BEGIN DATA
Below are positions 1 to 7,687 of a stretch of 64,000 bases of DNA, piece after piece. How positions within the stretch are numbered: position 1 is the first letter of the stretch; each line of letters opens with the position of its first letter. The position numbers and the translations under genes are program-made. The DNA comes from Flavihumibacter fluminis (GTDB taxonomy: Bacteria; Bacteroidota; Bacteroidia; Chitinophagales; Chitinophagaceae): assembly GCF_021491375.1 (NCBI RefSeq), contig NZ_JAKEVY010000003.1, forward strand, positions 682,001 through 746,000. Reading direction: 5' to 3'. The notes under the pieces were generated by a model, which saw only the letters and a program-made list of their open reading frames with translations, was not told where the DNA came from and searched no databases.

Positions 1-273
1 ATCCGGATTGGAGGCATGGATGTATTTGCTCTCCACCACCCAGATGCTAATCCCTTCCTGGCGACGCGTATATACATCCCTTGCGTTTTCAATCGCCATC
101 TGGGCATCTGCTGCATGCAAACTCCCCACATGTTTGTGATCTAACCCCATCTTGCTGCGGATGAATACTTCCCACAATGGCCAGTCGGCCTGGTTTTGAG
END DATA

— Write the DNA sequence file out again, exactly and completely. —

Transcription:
Below are positions 1 to 7,687 of a stretch of 64,000 bases of DNA, piece after piece. How positions within the stretch are numbered: position 1 is the first letter of the stretch; each line of letters opens with the position of its first letter. The position numbers and the translations under genes are program-made. The DNA comes from Flavihumibacter fluminis (GTDB taxonomy: Bacteria; Bacteroidota; Bacteroidia; Chitinophagales; Chitinophagaceae): assembly GCF_021491375.1 (NCBI RefSeq), contig NZ_JAKEVY010000003.1, forward strand, positions 682,001 through 746,000. Reading direction: 5' to 3'. The notes under the pieces were generated by a model, which saw only the letters and a program-made list of their open reading frames with translations, was not told where the DNA came from and searched no databases.

Positions 1-273
1 ATCCGGATTGGAGGCATGGATGTATTTGCTCTCCACCACCCAGATGCTAATCCCTTCCTGGCGACGCGTATATACATCCCTTGCGTTTTCAATCGCCATC
101 TGGGCATCTGCTGCATGCAAACTCCCCACATGTTTGTGATCTAACCCCATCTTGCTGCGGATGAATACTTCCCACAATGGCCAGTCGGCCTGGTTTTGAG